The longing to talk, like that phone call Our Minnesota One insists on, is that which goes unfulfilled, a yearning for what never comes. But the results in this particular ballad of estrangement manifest themselves, we know, on the most horrific scale—in the form of an endless parade of bodies “outlined in chalk.” We’ve walked, we’ve marched “a million miles” with our feet bleeding from one generation’s freedom struggle to the next, “revealing at the end of the day, the charade,” exposing the lies of this current moment of legislated racial equality, which is rife with quotidian racial terror and state surveillance.

When I listen to “The Charade,” it brings to mind its kissing cousin, another track that provoked listeners to question false proclamations of racial progress: George Benson’s 1976 cover of white country-soul legend Leon (“A Song for You”) Russell’s “This Masquerade,” first released in 1972. Benson, that jazz guitarist turned icon of mid-’70s quiet-storm radio, created a Grammy-winning smash, the sound track to countless backyard barbecues of my adolescence, that, in its heyday, seemingly captured a collective experience of Southern black migrants—the world of my parents, educators who’d escaped the insult of Jim Crow for greener pastures: University of California degrees, a modest domicile in an integrated suburb, and the dream of entering an American citizenry they’d been excluded from as youths.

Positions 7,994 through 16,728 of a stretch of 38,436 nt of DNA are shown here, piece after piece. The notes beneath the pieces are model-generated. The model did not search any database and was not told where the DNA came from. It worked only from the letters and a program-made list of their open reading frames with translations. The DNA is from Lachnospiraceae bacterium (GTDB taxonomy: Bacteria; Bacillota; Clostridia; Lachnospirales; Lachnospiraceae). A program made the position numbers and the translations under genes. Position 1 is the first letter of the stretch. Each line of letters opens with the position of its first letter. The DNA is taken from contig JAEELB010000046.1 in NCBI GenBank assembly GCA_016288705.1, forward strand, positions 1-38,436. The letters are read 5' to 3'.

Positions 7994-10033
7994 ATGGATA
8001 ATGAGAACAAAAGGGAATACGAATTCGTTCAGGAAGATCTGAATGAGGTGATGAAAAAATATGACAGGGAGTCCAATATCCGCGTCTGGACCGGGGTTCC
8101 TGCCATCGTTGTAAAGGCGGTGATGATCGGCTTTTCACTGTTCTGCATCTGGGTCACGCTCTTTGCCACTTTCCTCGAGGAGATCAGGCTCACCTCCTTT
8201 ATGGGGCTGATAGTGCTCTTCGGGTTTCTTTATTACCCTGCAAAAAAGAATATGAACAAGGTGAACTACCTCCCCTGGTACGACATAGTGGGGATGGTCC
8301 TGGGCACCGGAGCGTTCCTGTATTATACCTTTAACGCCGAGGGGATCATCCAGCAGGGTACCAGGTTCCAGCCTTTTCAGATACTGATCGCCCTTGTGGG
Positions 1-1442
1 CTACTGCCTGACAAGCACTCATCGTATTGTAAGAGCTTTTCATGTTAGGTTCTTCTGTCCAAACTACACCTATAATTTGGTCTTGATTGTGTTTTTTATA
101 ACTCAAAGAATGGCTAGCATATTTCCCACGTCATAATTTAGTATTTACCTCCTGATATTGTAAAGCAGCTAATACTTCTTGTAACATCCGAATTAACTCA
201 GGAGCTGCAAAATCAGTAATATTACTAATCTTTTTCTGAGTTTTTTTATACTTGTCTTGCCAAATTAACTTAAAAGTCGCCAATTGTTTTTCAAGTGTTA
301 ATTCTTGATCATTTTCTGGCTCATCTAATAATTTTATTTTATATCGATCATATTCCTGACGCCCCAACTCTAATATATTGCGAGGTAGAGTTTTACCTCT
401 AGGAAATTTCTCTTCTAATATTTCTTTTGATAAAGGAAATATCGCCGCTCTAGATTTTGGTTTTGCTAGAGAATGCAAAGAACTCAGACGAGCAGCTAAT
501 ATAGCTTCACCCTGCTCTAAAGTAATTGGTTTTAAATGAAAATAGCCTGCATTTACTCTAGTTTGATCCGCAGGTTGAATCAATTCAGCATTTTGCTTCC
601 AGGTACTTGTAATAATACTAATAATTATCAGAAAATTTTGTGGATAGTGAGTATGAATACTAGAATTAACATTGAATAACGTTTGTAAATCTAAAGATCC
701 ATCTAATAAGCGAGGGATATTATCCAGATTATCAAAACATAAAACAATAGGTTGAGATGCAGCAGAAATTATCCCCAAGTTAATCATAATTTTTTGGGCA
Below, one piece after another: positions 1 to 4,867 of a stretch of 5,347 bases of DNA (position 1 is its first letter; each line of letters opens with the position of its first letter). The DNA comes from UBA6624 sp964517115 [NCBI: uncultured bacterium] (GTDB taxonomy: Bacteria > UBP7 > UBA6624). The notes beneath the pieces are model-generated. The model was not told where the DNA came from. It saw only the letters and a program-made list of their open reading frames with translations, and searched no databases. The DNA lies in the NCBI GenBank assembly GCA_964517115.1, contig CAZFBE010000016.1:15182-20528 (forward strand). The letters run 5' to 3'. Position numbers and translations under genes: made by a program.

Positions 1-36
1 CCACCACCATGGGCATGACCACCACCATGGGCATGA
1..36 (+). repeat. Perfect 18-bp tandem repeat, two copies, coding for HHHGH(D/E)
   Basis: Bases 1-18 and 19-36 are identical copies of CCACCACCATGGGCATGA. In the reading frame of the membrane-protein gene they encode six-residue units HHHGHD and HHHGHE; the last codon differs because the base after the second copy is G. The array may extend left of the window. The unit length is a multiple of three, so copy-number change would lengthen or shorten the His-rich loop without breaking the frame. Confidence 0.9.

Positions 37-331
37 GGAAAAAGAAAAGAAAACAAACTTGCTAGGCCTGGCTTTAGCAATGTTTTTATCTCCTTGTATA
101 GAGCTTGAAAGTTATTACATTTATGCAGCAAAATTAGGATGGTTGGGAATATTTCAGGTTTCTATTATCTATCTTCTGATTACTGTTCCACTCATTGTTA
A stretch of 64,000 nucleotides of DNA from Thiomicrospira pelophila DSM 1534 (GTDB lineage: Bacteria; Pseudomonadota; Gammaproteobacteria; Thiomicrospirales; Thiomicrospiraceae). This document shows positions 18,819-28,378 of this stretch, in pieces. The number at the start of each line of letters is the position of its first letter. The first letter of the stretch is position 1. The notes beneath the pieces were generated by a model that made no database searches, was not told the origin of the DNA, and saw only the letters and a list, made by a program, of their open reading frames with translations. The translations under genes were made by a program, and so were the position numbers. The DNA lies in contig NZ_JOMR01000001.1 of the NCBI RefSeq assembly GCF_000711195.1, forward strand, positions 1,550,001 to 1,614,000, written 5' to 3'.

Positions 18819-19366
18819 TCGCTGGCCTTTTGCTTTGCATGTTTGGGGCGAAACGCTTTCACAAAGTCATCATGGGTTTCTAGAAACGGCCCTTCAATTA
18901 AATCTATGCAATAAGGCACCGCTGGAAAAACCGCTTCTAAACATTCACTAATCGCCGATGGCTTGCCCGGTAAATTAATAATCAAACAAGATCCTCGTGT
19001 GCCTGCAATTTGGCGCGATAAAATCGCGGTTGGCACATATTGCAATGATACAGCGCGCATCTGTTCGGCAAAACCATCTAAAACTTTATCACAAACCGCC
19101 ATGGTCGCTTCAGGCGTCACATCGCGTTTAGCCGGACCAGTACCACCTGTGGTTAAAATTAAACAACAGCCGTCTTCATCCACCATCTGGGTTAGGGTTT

But this was the season of Boston school-busing public-sphere mayhem (in 1974), and the juridical momentum of the Regents of University of California v. Bakke case, which originated in California in 1974 and would eventually reach the Supreme Court, whose 1978 decision would of course begin the questioning and eventual evisceration of racial diversity in the California educational system. This was the season of Roots, of bicentennial celebrations that repressed the memory of slavery, and of Richard Pryor stand-up and Ishmael Reed fiction that pushed back against that repression. In that season, Benson gave us a protest song for the “mo(u)rning after” the movement era, turning Russell’s tale of yet another relationship at its end into a record of postsoul estrangement and cold, hard truths about the failure of progress and the failure to fully affirm black citizenship and black subjectivity in America, to build interracial trust. “Are we really happy here, with this lonely game we play? Looking for words to say. Searching but not finding understanding anywhere. We’re lost in a masquerade.” Here, too, as in D’Angelo’s jam, communication is futile: “We tried to talk it over, but the words got in the way. We’re lost inside this lonely game we play.” Russell’s lyrics live in the first-person collective, but they foreshadow the end of the putative “we” bequeathed to us by civil rights solidarity politics and the rise of the second person—the move from the “I” and the “we” to the persistent invocation of the “you” in our new moment of heightened, spectacular sociopolitical unfreedom for black and brown folk in America.